Ok that seems like a good way to start!
Some more practical things that could be useful to know: Always make at least one prototype and have different people test it (ideally for a bigger batch of modules you should make 5 or 10 protos), or you might end up with something like the Verbos Pan&Scan, which got produced with a big bug in the circuitry (and that’s just one example… there’s way too many examples like that in the eurorack world).
Try to stick to the standards. There’s already enough people making their own version of eurorack. People will thank you for that.
Doefer has a great page with all the sizes for panels http://www.doepfer.de/a100_man/a100m_e.htm and these have worked great for me so far.
There’s a lot of small details that might spawn unnecessary service requests, some silly examples: I got one module that had the power connected on the busboard end connected the wrong way. As long as you don’t have an un-shrouded busboard you won’t notice, but with a shrouded one you’ll connect the cable upside down (possibly thinking that since you have a shrouded busboard you can’t connect the cable wrong) and possibly damage something.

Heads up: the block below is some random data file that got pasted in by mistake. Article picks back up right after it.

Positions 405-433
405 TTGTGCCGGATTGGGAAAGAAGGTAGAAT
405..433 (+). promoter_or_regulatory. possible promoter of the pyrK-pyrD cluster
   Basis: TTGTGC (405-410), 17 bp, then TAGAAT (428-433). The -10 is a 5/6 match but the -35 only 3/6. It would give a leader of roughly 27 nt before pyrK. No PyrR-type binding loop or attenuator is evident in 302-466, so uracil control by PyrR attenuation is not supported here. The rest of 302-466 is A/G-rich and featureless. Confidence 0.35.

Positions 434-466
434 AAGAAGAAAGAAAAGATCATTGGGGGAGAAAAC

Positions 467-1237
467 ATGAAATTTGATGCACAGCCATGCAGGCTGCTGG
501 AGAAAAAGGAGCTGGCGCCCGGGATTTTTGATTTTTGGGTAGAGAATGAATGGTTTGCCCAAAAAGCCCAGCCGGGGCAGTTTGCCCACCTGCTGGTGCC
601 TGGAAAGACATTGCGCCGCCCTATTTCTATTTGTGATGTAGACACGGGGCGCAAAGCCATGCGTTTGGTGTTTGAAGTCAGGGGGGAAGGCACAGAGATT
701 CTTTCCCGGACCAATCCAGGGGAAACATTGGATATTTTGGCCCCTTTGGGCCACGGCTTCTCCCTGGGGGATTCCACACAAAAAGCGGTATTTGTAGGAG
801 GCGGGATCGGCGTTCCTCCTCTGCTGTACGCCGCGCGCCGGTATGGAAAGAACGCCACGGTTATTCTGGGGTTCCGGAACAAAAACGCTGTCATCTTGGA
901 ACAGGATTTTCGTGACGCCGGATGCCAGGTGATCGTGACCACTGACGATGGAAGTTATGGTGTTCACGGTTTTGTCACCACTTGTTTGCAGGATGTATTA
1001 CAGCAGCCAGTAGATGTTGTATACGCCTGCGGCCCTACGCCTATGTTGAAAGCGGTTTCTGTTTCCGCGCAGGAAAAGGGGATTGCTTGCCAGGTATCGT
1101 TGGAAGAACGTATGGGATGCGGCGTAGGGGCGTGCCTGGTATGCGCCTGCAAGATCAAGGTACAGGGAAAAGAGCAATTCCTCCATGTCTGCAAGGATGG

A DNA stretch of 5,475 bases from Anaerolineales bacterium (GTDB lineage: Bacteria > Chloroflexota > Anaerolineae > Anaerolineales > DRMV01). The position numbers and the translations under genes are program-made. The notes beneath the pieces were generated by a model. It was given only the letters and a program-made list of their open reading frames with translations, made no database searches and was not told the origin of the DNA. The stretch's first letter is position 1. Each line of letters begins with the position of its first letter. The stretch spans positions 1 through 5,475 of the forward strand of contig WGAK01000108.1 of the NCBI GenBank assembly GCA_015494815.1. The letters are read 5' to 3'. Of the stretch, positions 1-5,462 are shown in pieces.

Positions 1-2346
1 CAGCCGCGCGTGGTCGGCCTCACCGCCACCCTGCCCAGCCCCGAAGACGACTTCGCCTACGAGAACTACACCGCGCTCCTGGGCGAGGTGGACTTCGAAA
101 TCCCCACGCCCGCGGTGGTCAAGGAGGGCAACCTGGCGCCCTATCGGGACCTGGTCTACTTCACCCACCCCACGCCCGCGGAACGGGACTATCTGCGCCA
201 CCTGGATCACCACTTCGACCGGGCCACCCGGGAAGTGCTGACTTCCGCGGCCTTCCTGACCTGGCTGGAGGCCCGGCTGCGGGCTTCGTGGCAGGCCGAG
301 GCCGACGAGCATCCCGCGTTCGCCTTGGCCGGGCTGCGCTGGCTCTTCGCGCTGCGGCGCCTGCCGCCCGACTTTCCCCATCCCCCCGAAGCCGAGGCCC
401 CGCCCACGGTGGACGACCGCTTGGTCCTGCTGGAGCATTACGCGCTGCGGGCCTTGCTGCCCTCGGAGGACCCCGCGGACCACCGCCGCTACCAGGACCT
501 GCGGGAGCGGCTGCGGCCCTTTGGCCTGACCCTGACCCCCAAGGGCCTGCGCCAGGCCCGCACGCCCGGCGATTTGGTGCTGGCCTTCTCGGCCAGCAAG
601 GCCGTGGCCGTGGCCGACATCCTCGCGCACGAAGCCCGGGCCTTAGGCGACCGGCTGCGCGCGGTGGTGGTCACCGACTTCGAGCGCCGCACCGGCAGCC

People are very sensitive to wobbly pots. Sometimes these are not bad quality ones… but a nice firm turn will make everybody more happy. Be cautious with encoders, they seem to solve a lot of problems but are tricky to implement properly and often have either a high price or a very low life-cycle. Though I guess this only applies to digital modules.
Don’t try to cram too much on a panel. make sure the fingers fit between the knobs and that tweaking them will not make you accidentally move something you don’t want.
Keep in mind that the rails need some space, keep a generous clearing on top and bottom, i.e. don’t make the PCB(s) too big)